Radios (battery operated AND standard) are going to be extremely valuable should the power go out to monitor weather conditions, and a generator will help keep vital electronics functional (fridge, radios, etc.).Alarms and lights are important because while you may be far away from major crime, you’re also far from law enforcement. Sump pumps are vital if your area is susceptible to flooding, and since flood insurance is always at a premium, being able to protect yourself from minor flooding is a must.

1. Know your property

If you own a large parcel of land, have you done a thorough walking tour? Not just a casual stroll, but taking some effort, drawing up a grid, and taking note of anything you find. Mark down steep drops, bodies of water, trees, large rocks, blind spots from the home, and anything else that you might think worthy of note. Knowing your property can help keep you and your family safe from injury or other hazards, as well as help you to fully utilize that land you worked so hard to get.

4. Personal Protection

Gun ownership can be a heated topic, so you can leave that option up to yourself (but either way, understanding gun safety, which should include a class, should be a priority before any firearm is purchased), but there are other things to consider. What types of wildlife live in your area, and are they potentially dangerous? If so, how can you best protect you, your family, pets and livestock? Who are your nearest neighbors, and what are their phone numbers? Should a disaster occur, a medical emergency, fire, or home invasion, these are the people most likely able to help you. Is your property well lit enough to allow you to travel without a flashlight to vital areas in the dark without risking running into any hazards?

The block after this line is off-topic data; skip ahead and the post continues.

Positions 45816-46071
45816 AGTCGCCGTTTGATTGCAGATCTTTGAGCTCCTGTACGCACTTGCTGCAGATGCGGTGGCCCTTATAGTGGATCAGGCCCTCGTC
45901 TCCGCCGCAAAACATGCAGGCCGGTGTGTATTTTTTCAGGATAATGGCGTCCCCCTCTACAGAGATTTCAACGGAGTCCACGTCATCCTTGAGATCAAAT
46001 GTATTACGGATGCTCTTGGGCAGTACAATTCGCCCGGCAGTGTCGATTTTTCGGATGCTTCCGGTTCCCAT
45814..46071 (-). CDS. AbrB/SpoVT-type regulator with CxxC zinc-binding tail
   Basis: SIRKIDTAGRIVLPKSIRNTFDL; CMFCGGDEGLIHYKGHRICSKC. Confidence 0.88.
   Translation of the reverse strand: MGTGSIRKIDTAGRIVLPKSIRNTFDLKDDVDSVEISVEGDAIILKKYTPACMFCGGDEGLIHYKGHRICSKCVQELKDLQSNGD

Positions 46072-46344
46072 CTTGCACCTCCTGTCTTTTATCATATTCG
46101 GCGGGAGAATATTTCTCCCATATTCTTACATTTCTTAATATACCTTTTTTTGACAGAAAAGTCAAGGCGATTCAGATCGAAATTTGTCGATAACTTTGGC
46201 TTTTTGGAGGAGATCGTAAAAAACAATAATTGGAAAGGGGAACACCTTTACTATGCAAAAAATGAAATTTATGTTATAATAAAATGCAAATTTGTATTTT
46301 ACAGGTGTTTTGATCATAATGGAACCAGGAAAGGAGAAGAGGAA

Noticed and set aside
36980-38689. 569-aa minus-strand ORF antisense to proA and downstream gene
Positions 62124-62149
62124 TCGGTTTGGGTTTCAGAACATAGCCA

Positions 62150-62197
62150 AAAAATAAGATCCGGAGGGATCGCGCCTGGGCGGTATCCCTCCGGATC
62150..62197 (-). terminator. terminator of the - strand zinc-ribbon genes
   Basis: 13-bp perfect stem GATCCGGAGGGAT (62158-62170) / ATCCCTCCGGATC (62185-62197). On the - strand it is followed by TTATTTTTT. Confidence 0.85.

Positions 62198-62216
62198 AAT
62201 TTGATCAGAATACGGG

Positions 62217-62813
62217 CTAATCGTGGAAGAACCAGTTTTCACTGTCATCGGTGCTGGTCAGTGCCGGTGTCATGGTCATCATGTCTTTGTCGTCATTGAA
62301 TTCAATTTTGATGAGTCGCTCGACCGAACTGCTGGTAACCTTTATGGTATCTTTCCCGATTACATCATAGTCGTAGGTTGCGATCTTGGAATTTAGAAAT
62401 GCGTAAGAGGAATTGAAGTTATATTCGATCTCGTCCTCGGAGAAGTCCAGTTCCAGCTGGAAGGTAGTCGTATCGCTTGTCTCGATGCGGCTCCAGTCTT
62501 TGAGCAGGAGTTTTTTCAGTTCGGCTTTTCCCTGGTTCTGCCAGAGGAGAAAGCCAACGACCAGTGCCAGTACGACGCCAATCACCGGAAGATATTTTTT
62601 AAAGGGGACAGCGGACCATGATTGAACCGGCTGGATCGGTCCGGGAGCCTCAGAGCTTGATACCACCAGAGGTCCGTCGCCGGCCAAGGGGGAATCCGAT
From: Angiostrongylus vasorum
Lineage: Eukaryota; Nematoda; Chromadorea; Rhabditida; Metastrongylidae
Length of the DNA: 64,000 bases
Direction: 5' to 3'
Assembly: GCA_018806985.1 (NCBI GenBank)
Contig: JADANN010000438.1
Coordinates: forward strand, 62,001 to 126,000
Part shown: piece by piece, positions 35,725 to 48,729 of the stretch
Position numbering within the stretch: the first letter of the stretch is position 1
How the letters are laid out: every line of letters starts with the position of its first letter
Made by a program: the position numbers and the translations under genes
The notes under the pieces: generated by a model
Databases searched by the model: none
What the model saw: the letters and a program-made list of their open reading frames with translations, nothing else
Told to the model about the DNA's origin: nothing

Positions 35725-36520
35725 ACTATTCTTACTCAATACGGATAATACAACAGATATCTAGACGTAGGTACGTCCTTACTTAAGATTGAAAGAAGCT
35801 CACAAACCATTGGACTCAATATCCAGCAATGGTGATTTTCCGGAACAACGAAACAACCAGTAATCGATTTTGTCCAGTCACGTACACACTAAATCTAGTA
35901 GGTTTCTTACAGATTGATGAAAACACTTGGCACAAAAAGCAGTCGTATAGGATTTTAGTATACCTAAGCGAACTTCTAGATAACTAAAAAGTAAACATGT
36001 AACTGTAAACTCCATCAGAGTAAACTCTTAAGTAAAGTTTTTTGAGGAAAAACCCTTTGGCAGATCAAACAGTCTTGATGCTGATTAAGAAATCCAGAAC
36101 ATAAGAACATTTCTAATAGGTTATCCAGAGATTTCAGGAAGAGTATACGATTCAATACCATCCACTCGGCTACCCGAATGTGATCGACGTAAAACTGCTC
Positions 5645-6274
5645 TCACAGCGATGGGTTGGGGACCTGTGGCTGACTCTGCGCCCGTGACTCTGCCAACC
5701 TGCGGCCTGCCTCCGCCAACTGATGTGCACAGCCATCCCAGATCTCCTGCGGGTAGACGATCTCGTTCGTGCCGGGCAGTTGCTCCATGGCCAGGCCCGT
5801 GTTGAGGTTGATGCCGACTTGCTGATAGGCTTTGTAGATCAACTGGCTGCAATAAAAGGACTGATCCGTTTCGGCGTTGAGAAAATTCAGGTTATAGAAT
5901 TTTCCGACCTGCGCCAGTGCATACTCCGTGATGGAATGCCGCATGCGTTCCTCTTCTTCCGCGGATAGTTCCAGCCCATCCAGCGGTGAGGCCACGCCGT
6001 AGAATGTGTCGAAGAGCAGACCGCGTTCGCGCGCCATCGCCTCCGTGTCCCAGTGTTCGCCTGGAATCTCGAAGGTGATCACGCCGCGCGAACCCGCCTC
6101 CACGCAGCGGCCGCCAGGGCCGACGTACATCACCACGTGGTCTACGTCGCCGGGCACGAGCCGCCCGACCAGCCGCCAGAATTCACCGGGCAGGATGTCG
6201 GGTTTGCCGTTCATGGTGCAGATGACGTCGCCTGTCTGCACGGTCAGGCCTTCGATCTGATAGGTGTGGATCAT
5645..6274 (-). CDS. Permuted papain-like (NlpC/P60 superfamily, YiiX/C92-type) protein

5. Have a plan

This is the most important step. An emergency preparedness plan should be one of the first things you check off this list. Use the items in this list, and others that might be more applicable to your area (Google can help here) to make a plan for each item. Where will your family go, how will you contact each other if separated, who to call, and more are things to consider.

Living away from it all can truly be a rich and fulfilling experience. Make sure you protect yourself by being prepared should the worst occur; that way, you’ll have peace of mind knowing that whatever arises, you have a way to take care of it.

Katie White is a writer and handywoman from DIY Mother who is passionate about self-reliance and conservation. She takes pride in making her home a more sustainable and comfortable place for her husband and two kids. She lives in Dallas.

Thanks, Katie, and as always, we’d like to remind you to have a survival kit ready if you live in areas prone to thunderstorms or tornadoes.


Written by Debra Johnson

Blogging, or online journaling, became popular in the 1990’s as a way to share your feelings, either privately or publicly, with friends and strangers on the internet. It was the online version of keeping a diary, and was widely popular with pre-teens and teenagers. Recently, however, it has taken a new turn, going from a diary-type setting to a business one. Bloggers are using their blogs to intertwine their personal lives with professional marketing by partnering up with companies to review products and services, and to spread the word about a business in exchange for some sort of compensation.